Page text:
Surging sea destroys centuries-old temple in Odisha

The sea has been eroding the coastline in Kendrapara for decades, devouring one village after another

Some residents visited Satabhaya village from time to time to pay obeisance at the temple, the deity of which has also been relocated to the rehabilitation colony

The marauding sea that had been eroding the coastline in Kendrapara for decades, devouring one village after another, recently razed the centuries-old Panchuvarahi temple to ground, dashing hopes of locals, who would often offer prayers there seeking respite from the scourge of Mother Nature.

According to officials, the state government had relocated more than 571 vulnerable families to a rehabilitation colony at Bagapatia, located about 10 kilometres from the sea coast in 2018.

“It was the first such rehabilitation and resettlement initiative in the state for people displaced by sea erosion,” the officials said.

Away from their hometown, much of which has been eaten up by the sea, some of its former residents, however, visited Satabhaya village from time to time to pay obeisance at the Panchuvarahi temple, the deity of which has also been relocated to the rehabilitation colony.

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“Locals would perceive the shrine as the last visible sign of human existence in Satabhaya village,” said Basant Sahani, one of its former residents.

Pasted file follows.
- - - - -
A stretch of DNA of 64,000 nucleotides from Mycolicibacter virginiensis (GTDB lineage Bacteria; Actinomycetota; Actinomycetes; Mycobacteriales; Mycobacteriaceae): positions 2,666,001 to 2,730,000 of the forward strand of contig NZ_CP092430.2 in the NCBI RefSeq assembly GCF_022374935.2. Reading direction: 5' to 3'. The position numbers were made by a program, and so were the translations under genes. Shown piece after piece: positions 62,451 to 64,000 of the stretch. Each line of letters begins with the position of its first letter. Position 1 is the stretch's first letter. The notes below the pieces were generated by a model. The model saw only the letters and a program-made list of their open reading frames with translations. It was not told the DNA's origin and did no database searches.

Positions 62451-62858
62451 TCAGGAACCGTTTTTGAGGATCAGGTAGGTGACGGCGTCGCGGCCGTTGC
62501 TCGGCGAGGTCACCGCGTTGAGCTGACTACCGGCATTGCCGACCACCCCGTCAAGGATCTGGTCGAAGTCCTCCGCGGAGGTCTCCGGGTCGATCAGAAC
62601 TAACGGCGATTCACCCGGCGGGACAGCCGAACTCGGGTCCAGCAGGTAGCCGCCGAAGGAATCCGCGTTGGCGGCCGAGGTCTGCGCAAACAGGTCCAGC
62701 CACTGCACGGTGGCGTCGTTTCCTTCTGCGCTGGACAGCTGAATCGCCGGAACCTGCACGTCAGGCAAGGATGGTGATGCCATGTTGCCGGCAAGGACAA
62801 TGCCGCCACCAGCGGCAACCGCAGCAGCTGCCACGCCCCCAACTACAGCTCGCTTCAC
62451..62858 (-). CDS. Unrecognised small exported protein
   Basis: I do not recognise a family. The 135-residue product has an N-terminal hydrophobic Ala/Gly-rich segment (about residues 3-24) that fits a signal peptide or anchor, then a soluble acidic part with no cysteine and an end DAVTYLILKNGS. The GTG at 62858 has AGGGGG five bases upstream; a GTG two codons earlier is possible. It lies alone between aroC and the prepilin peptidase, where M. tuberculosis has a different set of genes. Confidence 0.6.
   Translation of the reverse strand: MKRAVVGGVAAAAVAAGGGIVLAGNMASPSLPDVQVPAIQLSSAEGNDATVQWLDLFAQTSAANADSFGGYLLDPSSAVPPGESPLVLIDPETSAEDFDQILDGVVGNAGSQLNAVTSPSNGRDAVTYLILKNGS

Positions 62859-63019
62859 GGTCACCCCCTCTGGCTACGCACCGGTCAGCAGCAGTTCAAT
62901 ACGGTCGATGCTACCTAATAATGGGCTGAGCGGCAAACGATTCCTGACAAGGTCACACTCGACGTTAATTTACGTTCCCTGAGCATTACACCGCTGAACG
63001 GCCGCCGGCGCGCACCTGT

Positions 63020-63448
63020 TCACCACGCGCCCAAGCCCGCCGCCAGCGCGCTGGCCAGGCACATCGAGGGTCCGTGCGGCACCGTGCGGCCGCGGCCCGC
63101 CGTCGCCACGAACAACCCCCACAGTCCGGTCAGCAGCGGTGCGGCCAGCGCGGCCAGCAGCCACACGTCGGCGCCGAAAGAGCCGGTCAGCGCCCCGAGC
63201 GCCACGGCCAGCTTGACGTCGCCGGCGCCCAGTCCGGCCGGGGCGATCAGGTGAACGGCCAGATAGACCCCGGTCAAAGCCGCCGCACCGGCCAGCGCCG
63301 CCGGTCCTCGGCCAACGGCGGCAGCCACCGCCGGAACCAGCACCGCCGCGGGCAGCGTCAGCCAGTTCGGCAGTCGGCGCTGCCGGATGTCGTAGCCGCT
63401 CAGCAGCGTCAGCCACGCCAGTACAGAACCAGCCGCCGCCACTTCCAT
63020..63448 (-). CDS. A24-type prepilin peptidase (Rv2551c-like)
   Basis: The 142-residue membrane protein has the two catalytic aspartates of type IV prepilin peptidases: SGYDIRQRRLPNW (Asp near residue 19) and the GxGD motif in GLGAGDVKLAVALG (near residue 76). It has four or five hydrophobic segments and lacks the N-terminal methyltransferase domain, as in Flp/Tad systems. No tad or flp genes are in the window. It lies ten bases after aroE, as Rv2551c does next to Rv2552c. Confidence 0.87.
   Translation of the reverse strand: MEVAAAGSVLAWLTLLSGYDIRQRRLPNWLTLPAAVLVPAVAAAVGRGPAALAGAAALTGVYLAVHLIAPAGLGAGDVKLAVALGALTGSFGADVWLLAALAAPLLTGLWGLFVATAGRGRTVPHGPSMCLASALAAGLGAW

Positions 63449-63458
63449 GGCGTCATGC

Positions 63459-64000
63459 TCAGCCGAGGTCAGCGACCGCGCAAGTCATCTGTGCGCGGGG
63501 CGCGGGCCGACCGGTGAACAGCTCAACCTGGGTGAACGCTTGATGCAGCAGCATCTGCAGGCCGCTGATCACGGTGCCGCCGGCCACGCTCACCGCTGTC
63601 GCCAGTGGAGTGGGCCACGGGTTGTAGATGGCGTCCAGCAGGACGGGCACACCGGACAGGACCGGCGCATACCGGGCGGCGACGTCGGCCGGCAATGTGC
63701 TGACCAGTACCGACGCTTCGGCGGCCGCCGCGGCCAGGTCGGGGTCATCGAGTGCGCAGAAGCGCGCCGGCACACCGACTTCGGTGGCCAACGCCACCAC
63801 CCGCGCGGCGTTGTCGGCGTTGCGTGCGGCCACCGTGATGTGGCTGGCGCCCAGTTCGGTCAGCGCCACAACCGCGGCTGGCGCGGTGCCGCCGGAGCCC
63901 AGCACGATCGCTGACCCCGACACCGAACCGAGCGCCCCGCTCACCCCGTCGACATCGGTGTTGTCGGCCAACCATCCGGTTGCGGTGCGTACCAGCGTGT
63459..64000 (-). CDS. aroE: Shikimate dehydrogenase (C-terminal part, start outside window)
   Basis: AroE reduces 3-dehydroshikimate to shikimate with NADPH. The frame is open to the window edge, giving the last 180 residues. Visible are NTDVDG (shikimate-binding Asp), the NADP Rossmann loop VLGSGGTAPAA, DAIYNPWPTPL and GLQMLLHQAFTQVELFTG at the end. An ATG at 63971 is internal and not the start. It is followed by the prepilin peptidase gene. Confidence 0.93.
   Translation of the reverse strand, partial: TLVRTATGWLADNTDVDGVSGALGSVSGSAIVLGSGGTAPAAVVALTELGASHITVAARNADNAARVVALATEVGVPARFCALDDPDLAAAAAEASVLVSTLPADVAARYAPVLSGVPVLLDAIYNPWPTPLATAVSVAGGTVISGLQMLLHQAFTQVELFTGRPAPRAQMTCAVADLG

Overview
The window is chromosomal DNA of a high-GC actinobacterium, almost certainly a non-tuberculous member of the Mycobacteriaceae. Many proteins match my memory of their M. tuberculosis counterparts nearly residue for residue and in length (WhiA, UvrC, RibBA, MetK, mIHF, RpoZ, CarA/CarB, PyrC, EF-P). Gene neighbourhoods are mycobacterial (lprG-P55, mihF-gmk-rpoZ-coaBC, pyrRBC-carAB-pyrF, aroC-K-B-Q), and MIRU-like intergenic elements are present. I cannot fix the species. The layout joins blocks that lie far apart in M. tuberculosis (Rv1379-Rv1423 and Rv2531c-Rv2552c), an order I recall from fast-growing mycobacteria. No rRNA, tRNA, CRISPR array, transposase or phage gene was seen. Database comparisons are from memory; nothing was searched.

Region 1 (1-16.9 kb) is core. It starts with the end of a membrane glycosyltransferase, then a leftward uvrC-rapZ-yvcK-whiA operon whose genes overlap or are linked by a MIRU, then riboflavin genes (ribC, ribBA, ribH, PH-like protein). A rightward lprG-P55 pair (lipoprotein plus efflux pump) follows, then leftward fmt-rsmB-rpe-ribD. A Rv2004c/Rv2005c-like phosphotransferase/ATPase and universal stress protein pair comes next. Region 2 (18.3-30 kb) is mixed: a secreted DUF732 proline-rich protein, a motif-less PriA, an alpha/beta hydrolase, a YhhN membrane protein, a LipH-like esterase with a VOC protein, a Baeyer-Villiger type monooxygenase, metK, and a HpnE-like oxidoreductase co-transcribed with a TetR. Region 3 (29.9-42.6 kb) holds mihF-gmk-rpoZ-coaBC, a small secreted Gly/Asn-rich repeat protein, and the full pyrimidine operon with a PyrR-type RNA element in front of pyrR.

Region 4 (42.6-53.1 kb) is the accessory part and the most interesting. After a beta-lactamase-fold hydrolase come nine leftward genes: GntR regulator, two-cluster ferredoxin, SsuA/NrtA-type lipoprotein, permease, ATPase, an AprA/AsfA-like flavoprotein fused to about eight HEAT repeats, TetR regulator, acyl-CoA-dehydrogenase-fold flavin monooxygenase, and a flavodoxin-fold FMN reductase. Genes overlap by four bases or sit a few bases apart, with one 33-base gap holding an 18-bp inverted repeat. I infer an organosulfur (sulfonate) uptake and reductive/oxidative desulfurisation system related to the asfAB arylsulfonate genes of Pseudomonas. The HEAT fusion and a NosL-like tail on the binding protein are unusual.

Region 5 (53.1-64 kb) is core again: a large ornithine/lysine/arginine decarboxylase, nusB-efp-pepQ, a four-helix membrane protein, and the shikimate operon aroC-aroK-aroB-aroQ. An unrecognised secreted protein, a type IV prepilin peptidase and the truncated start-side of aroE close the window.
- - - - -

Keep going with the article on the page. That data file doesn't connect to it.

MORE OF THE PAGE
“With that gone, our last hopes that the sea may stop its advance have also dashed,” he rued.

An official of Rajnagar tehsil in the district said that people in Satabhaya and Kanhupur villages had been wanting to shift to a safer place, unlike some neighbouring hamlets, where locals were sceptical about moving to a new area.

“The government, after consultations with locals, set up the rehabilitation colony in Bagapatia,” he stated.

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Shivendra Narayan Bhanjadeo, the scion of an erstwhile royal family of Rajkanika and the trustee of the temple, said, “Satabhaya has lost its identity with the caving-in of the temple.”

Bhanjadeo also said that the distance between the sea and the temple was around three kilometres before three decades ago. “For all practical purposes, Satabhaya has now lost its geographical identity,” he added.

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